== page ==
Monday, July 19, 2004

Does he vote in his PJs?

Ky.'s Chandler sleeps in office, says it helps

The Associated Press

FRANKFORT - When Congressman Ben Chandler receives overnight visitors in Washington, D.C., he doesn't have a place to put them up.

That's because the Versailles Democrat, who won a February special election for the 6th District seat, sleeps in his office.

Chandler told The State Journal there is "a little area, almost like a closet, that I have a mattress in."

He said the temporary arrangement allows him to get to work at 5:30 a.m. in the Longworth Building.

"It cuts down tremendously on the commute time," said Chandler, who doesn't keep a car in Washington. "It's much more convenient, frankly."

Chandler estimates that about 40 colleagues in Congress sleep in their offices.

A spokeswoman for Gov. Ernie Fletcher, who vacated the seat after beating Chandler in the governor's race, said he didn't go that route.

"He had a condo," Jeannie Lausche said.

To retain the seat, Chandler must defeat Republican state Sen. Tom Buford of Nicholasville in the November election.

Chandler, who serves on the Agriculture, International Relations and Homeland Security committees, said the most difficult part of his job so far has been "the travel and the logistics thing."

His average week allows him to spend Friday through Monday in Kentucky. But recently, his 9-year-old son spent a week with his father and slept on the office floor.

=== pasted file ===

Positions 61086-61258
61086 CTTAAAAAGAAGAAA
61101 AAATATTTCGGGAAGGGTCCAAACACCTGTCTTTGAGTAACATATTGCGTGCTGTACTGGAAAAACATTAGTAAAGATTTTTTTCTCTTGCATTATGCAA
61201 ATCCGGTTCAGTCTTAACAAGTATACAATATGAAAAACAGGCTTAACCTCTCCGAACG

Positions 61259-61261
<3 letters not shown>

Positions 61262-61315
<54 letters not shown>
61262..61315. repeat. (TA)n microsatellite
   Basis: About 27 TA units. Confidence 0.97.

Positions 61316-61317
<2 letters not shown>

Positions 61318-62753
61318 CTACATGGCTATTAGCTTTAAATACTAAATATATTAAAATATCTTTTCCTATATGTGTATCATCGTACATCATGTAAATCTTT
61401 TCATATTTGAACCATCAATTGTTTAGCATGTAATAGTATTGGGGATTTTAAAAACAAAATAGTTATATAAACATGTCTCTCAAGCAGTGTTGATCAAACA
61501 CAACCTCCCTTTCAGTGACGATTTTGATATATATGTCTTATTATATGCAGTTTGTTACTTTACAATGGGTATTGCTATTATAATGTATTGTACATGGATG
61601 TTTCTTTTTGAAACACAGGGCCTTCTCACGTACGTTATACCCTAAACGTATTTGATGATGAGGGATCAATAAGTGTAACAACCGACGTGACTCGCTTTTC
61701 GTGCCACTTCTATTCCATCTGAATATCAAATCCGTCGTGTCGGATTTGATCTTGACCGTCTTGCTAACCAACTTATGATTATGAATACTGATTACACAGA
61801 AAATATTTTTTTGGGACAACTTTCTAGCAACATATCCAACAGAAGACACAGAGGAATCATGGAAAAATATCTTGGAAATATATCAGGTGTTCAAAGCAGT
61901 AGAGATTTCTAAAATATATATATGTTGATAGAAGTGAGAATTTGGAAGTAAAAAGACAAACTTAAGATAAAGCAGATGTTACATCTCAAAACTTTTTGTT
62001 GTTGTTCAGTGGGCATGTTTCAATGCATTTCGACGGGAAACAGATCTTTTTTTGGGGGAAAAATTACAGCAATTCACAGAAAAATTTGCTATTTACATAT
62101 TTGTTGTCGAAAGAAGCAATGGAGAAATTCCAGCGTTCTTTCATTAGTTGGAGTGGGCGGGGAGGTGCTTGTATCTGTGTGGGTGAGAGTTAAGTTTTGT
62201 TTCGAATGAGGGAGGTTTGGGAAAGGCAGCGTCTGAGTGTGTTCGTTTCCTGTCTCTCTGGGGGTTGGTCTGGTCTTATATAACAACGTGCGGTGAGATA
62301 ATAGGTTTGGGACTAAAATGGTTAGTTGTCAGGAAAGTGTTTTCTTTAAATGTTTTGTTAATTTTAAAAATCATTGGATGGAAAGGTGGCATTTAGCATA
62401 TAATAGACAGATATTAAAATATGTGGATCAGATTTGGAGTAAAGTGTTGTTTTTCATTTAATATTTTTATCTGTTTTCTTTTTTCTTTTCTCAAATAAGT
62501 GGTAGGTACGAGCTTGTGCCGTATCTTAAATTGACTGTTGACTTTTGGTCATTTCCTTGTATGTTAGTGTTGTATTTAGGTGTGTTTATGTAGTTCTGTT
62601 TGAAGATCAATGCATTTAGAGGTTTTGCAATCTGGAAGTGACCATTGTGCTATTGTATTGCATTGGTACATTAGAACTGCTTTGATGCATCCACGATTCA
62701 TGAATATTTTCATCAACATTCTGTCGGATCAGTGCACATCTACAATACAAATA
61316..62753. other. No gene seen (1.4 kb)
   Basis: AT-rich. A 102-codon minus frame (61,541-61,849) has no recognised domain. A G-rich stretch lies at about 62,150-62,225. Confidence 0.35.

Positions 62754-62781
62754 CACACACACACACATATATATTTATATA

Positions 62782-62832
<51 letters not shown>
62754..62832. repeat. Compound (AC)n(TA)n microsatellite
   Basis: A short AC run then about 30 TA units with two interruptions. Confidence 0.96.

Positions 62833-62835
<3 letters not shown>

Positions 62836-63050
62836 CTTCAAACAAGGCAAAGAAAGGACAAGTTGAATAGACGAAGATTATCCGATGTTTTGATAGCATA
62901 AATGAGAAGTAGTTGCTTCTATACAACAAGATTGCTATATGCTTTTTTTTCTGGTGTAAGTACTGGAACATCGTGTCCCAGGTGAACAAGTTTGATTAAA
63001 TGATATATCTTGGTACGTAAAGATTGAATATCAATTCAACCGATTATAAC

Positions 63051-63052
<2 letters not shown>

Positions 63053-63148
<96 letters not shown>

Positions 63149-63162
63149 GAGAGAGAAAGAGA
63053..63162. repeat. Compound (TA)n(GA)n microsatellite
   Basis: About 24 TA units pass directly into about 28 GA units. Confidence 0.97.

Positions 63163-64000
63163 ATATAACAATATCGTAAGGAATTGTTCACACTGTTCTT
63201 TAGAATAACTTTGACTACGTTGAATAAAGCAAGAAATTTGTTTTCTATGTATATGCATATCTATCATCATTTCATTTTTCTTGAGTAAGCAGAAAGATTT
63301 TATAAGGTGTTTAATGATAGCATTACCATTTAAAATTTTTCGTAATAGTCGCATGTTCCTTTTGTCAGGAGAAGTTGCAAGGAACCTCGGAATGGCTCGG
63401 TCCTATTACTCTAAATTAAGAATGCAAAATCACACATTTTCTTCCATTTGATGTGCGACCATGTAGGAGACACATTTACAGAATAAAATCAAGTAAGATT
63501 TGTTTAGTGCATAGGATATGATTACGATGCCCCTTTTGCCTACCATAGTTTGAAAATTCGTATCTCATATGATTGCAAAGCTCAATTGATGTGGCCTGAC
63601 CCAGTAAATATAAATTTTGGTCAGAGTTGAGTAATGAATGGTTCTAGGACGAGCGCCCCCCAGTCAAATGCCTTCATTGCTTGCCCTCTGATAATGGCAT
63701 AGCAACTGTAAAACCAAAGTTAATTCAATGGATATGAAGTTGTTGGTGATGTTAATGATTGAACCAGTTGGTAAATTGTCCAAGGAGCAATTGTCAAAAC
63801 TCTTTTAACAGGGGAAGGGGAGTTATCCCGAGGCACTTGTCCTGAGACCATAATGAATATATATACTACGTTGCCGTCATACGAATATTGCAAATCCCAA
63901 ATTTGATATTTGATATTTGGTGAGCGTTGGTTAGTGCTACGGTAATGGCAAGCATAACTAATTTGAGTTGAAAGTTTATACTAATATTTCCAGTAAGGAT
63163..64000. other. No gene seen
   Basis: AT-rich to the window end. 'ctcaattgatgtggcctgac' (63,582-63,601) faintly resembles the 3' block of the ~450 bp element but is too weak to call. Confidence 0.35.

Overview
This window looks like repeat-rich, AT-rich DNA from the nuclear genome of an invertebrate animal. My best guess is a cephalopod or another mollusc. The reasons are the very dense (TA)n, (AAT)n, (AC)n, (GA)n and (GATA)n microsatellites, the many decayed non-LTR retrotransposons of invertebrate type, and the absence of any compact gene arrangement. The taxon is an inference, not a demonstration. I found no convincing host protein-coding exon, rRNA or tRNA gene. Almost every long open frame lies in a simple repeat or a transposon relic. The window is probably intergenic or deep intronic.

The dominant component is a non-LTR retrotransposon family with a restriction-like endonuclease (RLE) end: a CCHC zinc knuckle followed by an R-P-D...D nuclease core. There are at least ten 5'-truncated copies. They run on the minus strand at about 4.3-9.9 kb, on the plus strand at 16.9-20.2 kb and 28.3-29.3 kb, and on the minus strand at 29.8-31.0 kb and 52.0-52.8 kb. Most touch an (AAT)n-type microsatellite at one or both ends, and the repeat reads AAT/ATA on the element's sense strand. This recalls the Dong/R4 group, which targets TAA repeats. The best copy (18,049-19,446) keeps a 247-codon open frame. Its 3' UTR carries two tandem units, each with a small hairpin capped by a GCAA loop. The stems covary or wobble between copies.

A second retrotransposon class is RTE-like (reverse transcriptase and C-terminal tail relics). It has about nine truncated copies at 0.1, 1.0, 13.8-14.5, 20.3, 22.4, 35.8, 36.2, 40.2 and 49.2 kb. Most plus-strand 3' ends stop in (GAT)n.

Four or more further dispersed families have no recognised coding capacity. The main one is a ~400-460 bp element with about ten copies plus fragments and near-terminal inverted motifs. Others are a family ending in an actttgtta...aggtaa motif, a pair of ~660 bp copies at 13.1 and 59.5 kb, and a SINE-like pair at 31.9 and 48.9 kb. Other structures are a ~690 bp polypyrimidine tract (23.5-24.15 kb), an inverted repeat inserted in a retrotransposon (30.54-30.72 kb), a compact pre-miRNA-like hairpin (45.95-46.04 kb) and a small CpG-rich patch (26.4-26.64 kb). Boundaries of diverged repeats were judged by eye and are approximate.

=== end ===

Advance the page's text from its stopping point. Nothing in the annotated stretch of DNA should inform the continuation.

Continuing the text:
"Some interns took him around to see some of the sights around Washington when I was working, and he did a lot of reading in the office," Chandler said. "He's very good at entertaining himself."

Parents let parks amuse their kids
City's homicide rate accelerates
Sergeant always helping kids
Nuns walk to show opposition to war
Three Ohio soldiers buried
Mallory's Luken challenge near
Bush a Dem? Kerry in GOP?
Byrd says Kerry needs coal dust on hands to win W. Va.
Religious display standards often vary
Cemetery needs all its friends
Juvenile prison sex acts common
Appalachian entrepreneurs get grants
Local news briefs

Historic home appears doomed for demolition
Does he vote in his PJs?
New prison ready, but does Kentucky really need it?

Resource center building sets for cornhole fest

Odd spaces become schools

Amberley looks to stem leak
Swim club saved by fish out of water
Big job awaits zoning overseer
Neighbors notebook

Helen Daly top volunteer in '00
Deborah Long, teacher